Washington Mill Elementary parents, students, faculty and alumni crowded the school gym Thursday night to bid farewell to beloved principal Dr. Tish Howard.
Dr. Howard served as principal at Washington Mill Elementary School for 12 years. She has started her own educational consulting firm in conjunction with University of Virginia a little more than a year ago to help educators close the achievement gap and meet the individual needs of students.
“It’s going to be less contact with children, but a continuation of the impact on adults who are going to be impacting children,” Howard said. “It’s called need by name – how do you diagnostically use data to figure out where a child is, and tailor education to meet those needs? It’s very rewarding work and it’s doable.”
Since launching her consulting firm, business has taken off and she has worked with school districts in Florida and West Virginia. She decided to retire earlier in the year to dedicate more time to consulting.
Dr. Howard describes Washington Mill Elementary School as a “cohesive community” that she has helped foster.
“We’ve really built an educational family here,” Howard explained. “Teacher mobility is practically nothing. We’ve been together a long time and I think that’s what lead to our success is that we have a true core.”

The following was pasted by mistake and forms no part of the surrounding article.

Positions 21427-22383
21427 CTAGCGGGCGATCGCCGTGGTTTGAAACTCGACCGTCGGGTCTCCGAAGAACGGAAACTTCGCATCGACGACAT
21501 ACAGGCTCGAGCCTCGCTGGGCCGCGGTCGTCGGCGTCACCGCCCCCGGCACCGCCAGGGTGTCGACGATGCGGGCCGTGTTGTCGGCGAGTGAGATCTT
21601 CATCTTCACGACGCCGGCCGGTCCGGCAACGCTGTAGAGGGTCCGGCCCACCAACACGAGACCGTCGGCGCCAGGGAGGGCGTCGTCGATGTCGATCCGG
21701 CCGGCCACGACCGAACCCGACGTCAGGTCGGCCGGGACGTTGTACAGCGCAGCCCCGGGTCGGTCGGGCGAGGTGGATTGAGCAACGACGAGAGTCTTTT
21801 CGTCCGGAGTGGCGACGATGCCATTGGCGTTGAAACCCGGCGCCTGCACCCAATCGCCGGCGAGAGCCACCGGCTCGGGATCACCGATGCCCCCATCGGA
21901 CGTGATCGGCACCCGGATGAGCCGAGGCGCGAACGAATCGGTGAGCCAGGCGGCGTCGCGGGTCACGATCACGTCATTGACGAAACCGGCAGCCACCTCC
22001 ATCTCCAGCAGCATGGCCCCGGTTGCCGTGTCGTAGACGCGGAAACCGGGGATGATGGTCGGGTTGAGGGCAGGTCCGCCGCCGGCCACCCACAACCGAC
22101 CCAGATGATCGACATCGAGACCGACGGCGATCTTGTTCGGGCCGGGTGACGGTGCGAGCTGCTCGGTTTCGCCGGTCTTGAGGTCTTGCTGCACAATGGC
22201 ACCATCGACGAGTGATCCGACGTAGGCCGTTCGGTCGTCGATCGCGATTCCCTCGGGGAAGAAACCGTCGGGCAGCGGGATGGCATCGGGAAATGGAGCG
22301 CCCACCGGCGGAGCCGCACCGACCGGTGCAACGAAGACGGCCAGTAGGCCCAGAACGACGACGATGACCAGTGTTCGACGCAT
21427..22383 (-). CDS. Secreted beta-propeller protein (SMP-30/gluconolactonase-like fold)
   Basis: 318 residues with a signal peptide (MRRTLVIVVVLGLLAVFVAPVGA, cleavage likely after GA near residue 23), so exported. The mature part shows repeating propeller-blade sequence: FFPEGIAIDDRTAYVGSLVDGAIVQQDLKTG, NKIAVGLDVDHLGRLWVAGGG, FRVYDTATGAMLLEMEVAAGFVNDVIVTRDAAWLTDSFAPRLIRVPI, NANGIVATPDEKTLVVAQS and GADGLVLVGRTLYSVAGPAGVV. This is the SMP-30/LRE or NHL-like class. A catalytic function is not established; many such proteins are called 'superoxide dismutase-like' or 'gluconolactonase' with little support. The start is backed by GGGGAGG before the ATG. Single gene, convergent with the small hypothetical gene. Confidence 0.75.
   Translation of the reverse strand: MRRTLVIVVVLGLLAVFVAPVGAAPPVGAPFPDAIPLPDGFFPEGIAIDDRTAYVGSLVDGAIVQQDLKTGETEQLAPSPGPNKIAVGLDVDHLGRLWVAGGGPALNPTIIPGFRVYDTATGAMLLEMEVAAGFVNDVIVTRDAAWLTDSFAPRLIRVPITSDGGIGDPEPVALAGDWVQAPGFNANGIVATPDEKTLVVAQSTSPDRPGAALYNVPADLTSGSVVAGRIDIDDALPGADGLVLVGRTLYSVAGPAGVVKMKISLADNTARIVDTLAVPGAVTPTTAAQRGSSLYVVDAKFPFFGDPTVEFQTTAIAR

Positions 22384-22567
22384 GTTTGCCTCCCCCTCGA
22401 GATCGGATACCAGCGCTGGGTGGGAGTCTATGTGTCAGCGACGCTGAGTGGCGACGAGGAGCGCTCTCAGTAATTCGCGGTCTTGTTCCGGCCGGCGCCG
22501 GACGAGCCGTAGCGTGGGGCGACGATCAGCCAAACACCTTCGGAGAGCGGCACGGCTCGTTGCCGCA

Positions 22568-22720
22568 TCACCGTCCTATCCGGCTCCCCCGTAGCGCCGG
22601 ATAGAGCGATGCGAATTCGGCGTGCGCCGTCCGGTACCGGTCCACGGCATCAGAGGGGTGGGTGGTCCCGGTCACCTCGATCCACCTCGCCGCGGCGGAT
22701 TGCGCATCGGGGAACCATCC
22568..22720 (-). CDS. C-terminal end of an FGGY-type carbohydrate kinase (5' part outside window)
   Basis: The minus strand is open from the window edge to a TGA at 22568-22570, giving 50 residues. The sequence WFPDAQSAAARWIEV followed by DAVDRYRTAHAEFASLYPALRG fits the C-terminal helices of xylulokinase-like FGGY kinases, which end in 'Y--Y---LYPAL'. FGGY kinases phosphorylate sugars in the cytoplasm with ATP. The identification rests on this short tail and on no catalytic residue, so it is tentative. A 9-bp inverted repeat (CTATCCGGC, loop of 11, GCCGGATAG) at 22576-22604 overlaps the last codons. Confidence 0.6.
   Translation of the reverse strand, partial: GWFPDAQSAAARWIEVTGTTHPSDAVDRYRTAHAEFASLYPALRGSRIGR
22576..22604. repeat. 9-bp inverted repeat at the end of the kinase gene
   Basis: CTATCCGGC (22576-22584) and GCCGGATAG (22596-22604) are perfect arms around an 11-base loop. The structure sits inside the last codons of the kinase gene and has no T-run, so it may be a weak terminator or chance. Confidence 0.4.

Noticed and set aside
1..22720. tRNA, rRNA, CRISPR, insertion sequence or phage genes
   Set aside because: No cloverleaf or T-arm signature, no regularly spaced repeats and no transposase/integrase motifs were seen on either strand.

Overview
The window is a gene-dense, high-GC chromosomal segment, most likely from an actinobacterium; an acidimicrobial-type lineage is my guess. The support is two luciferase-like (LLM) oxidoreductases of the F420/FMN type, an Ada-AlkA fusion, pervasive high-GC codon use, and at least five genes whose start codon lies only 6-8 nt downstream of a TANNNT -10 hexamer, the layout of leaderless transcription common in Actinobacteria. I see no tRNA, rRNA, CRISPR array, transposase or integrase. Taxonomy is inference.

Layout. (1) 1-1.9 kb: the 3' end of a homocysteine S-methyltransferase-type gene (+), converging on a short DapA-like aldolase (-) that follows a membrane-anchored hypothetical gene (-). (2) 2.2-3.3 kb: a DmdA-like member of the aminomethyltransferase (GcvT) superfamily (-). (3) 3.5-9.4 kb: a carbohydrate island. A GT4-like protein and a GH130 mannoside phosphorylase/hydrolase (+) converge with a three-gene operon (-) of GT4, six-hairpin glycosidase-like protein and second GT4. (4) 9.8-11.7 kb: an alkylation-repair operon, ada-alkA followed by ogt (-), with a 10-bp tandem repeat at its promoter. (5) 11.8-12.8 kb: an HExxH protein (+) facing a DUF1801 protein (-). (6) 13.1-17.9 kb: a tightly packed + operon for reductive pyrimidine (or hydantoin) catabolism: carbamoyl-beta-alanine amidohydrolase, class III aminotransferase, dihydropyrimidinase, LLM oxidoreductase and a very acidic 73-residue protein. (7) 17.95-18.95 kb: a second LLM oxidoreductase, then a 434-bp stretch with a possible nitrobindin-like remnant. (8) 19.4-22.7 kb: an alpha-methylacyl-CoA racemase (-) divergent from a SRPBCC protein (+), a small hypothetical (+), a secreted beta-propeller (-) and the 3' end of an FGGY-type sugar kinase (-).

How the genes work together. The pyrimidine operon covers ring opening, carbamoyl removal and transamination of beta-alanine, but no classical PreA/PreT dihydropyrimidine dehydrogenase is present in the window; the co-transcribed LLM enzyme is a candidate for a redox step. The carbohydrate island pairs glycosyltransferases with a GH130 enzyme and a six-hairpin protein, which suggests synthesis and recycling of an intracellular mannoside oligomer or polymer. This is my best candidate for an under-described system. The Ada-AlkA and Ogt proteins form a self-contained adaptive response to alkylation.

Mount Vernon District School Board Representative Dan Storck described Dr. Howard as "irreplaceable" and credits her character for defining her success.
"I've never met a principal who is as strong an advocate and committed to all students, and it can be characterized by her character," Storck said. "Her character was formed by the fiery challenges she faced along the way. She was a divorced mom raising kids and she pulled herself up by her bootstraps. Her steely character and her ability to implement the same purpose to the most challenged kids is remarkable."
Sandy Dunbar has two daughters who graduated from Washington Mill and a third who is currently in fourth grade. She said her daughters adore Dr. Howard and described her retirement as "sad."
"Dr Howard gave me my job here," Dunbar said. "I started out as a cafeteria lady and Dr. Howard asked me to be an IA (instructional assistant). Before she got her PhD I was always rooting her on. She helped a lot of African-Americans in the school and started ethnic nights and an African-American Association for parents. The last principal didn't do that."
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